Every day, thousands of families are devastated by tragedy, by the loss of a child. Most of these deaths are from injuries that occurred in preventable accidents. It is believed by many experts that simply making a concerted effort to take some precautions could cut this number in half.
Young children are more worried about bad guys coming to get them or monsters in the closet than they are about realistic dangers. They leave their toys on the stairs, climb up bookcases, and blindly run into traffic.
In all frankness, the world is filled with naïve adults as well. Most parents are more terrified of germs than exposure to toxic chemicals, more terrified of the measles than the MMR vaccine’s side effects. The active ingredients in antibacterial soaps (chemicals such as triclosan) are far more dangerous than germs on your hands. The risk of vaccine injury is much higher than the risk of contracting measles. Americans are far more likely to die from prescribed pharmaceuticals than by terrorists. The worst terror attack in American history resulted in nearly 3,000 deaths. Every year, more 100,000 Americans die from prescribed pharmaceuticals.
Danger is everywhere, but many of us are scared of the wrong things. Our fears are often fueled by the media, which is driven by corporate greed. We need to separate fact from fiction to understand the greatest threats to our children.
Dying by Accidents
According to the CDC, fatal injuries are the leading cause of death for children 0-19 years of age in the U.S. According to the World Health Organization, the global trend is similar, with accidental injuries being the leading cause of death for children over five years of age.
It doesn’t benefit us as parents to become paranoid about childhood injury, but the opposite attitude of “Oh well, accidents happen,” attitude doesn’t serve us well, either. In the reports, some efforts were noted to have made a difference. Innovations such as car seats, helmets, child resistant containers for medications, and fencing around pools have helped prevent accidental injuries and death.
Most of the time, accidents don’t just happen. They are the result of unsafe acts, poor habits, or carelessness. That means that many of these injuries are preventable. Each year, more than 12,000 children die from accidental injuries, and more than 9 million children receive emergency medical care for non-fatal, but serious injuries.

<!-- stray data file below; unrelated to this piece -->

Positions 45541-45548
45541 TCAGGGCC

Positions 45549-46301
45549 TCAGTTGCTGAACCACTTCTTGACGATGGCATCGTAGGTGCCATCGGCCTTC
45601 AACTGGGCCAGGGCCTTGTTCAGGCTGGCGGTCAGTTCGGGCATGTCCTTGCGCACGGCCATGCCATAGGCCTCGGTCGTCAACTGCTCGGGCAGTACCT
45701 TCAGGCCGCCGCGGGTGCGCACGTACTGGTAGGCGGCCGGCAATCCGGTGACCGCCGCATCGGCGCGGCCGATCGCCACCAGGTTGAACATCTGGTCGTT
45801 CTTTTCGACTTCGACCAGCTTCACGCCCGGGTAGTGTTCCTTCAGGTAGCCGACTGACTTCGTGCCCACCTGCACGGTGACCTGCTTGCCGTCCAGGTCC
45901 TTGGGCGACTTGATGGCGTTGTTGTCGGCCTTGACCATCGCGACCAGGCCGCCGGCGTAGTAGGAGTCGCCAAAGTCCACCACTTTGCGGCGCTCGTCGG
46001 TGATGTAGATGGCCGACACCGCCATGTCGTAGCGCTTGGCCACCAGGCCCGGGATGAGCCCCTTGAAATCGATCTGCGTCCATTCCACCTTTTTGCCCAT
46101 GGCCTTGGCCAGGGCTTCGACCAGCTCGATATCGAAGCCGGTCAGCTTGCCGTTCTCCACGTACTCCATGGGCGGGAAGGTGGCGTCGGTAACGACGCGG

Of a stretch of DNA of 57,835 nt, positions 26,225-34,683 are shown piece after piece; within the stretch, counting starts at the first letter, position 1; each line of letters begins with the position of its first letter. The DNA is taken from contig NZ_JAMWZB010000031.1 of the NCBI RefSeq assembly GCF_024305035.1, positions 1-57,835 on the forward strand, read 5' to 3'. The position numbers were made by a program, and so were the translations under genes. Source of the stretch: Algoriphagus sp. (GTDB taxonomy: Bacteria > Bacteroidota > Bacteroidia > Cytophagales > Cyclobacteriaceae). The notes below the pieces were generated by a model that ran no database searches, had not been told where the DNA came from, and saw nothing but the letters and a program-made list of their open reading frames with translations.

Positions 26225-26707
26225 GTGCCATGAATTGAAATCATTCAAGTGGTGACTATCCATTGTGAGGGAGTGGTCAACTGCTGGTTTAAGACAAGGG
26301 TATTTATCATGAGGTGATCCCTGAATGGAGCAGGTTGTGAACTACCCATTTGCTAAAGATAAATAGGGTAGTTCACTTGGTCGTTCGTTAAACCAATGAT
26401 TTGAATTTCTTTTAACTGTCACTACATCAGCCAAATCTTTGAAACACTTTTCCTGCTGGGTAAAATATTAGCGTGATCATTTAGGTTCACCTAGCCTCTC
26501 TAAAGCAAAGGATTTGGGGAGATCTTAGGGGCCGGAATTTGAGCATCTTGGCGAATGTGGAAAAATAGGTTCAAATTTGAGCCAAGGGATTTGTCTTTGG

Boys are also more likely to be injured than girls and boys account for twice the fatalities. Most of the fatal injuries to children were transportation related. Most of the children killed from transportation-related accidents were occupants in vehicles, but many children were pedestrians or cyclists.
Many of these deaths can be prevented by wearing seat belts, wearing helmets, and practicing defensive driving. It is widely known that driving while intoxicated is unsafe, but distracted driving and drowsy driving (driving while sleepy) are also high risk.
Injuries due to falls were the most common injury for children 14 and under. The next most common causes of injury were being struck by an object, bitten by animals, or stung by insects.
Better Not to Over Do It
Many kids ages 10-14 landed in the emergency room due to overexertion. That’s right, kids in the U.S. are so out of shape that exercising too hard can put them in the hospital.
The CDC listed suffocation, drowning, burns, and poisoning as other common injuries. The risk for these types of injuries varied somewhat by age and location. Common sense precautions like childproofing your house, wearing safety gear (like helmets), and closely supervising your kids are known to be some of the best preventative measures.
The next time someone accuses you of putting your children at risk by refusing vaccines, ask them if they know what is most likely to kill their children. It isn’t germs.
- Doctor’s Against Vaccines – Hear From Those Who Have Done the Research
- Scientists Against GMOs – Hear From Those Who Have Done the Research
- The Fascinating Bacteria in our Gut, and How it Affects Our Whole Lives
- Protect the Ones You Love: Child Injuries are Preventable – CDC
- World Report on Child Injury Prevention – WHO